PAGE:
THE WINES OF LOUIS JADOT, limited in supply and stellar in price, offer consistent quality for those willing to invest in the traditional tastes of Burgundy. The Jadots owned choice vineyard land in the C.ote d'Or, produced wine and managed the family firm for about a century and a half before being bought out recently by Kobrand Corp., the international distributors. The cellars used by Maison Louis Jadot date back to the 15th century; some are classified as national historic monuments. Kobrand insists that the quality will be maintained and that production will not be increased.
Burgundy is a bewildering assortment of vineyards and proprietors of varying degrees of integrity. The name of the negotiant -- like Jadot -- appearing on the label is often the only guarantee of good wine. The older Jadot vintages are not available here, except in some restaurants. Even the excellent '83s are almost bought up before they arrive on these shores, and those few available are very expensive.
What follows is a more or less academic tasting, but an interesting one. The Decanter Club recently featured Jadot wines, including the '82 Puligny-Montrachet "Les Combettes," the '83 Chambertin Clos de B,eze, three vintages of Corton-Pougets ('78, '79, and '81), the '76 Nuits-St-Georges premier crus "Les Boudots," and the '78 Beaune Clos des Ursules. There wasn't a vacant chair in the place, and some were occupied by confirmed bordeaux drinkers mesmerized by pinot noir and chardonnay.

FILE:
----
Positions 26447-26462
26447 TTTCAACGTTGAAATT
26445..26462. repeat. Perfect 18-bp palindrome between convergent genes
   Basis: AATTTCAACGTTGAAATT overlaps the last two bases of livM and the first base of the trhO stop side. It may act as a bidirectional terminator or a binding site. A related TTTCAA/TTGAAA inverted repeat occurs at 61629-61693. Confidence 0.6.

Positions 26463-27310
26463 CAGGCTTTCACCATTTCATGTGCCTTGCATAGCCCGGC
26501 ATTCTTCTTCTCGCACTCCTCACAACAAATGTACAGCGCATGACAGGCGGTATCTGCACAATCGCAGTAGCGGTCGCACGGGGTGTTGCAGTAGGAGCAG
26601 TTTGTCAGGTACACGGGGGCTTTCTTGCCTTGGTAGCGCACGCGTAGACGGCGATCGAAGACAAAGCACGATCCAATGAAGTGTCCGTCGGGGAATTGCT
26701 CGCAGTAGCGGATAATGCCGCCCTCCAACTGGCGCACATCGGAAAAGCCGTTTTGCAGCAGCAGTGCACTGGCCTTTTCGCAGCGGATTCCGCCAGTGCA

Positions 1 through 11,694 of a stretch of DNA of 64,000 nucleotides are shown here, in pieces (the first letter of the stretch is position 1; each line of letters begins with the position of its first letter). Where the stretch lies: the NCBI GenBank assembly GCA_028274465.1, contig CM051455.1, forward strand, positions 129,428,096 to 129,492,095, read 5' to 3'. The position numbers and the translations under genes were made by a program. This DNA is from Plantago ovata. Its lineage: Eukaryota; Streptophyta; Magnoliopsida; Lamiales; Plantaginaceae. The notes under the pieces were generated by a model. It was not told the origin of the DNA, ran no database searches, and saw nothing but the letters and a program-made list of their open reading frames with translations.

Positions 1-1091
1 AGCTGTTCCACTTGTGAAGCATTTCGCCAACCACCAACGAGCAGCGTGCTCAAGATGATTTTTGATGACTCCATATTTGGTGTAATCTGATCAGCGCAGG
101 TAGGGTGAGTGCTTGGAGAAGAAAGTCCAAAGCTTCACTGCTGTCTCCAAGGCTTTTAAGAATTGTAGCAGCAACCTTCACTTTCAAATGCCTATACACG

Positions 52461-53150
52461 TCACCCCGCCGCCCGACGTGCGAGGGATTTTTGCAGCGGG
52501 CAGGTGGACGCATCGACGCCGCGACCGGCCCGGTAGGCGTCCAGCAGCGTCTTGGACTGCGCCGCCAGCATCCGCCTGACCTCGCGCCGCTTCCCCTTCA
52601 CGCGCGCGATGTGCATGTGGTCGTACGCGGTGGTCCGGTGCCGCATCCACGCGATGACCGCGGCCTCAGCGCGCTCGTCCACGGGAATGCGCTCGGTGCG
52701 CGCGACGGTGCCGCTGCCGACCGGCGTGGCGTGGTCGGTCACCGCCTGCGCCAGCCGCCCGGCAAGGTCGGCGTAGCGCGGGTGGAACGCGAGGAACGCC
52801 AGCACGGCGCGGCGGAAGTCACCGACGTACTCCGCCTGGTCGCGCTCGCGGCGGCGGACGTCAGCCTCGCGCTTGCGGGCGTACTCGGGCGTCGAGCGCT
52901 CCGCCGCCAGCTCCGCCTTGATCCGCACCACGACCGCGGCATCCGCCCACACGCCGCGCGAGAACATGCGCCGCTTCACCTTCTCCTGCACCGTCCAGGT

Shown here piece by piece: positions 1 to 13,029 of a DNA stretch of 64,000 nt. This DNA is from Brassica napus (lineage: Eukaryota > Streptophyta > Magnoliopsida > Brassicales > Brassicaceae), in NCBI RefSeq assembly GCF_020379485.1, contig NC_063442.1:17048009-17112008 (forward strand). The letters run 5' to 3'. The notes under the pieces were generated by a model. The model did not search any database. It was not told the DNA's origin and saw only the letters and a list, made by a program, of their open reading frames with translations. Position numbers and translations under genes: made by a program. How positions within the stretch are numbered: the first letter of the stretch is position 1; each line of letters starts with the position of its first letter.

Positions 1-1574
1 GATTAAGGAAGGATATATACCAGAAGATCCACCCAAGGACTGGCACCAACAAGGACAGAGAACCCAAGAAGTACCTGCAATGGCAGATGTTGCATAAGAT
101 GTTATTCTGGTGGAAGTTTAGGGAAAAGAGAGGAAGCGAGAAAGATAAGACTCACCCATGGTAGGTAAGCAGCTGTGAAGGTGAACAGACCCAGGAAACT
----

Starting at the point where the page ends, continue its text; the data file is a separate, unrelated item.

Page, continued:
The first wine, "Les Combettes," had a toasty quality and appealing roundness. The winemaker at Jadot, whose notes were quoted by Kobrand's representative, Gerard Yvernault, found an aroma of "almonds, tea-lime blossom, and fern," which prompted some unenologic snickering.
The '81 Corton-Pougets, from an undistinguished vintage, had insubstantial body and a short finish. The red fruit flavors of classic burgundy did show through, however. (Here the winemaker found "cassis, red currants, cherries and strawberries.") The '79 Corton-Pougets had a bigger, more floral nose and better color and depth than the '81. The '78, a fine vintage, was closed at first, but the nose became lush and spicy. The still-tannic taste of pinot stayed on the palate.
The '78 Beaune Clos des Ursules also opened up after 15 minutes in the glass. The concentrated flavors matched those of the Corton-Pougets of the same vintage, but the alcohol gave it a hotter finish. Only 800 cases of this wine were produced, which gives you an idea of how limited is the supply of good burgundy.
The '76 Nuits-St-Georges "Les Boudots" was still hard and tannic -- "dumb" in wine argot -- and may never be ready to drink. The '83 Chambertin showed good potential, judging by a barrel sample, with good balance and plenty of pinot power.
The '84 vintage in Burgundy was a washout, so be leery of these wines when they appear on the market. Your next opportunity to buy a reasonably priced Jadot -- a relative notion -- will be upon release of the '85s, a good vintage for the most costly of wine.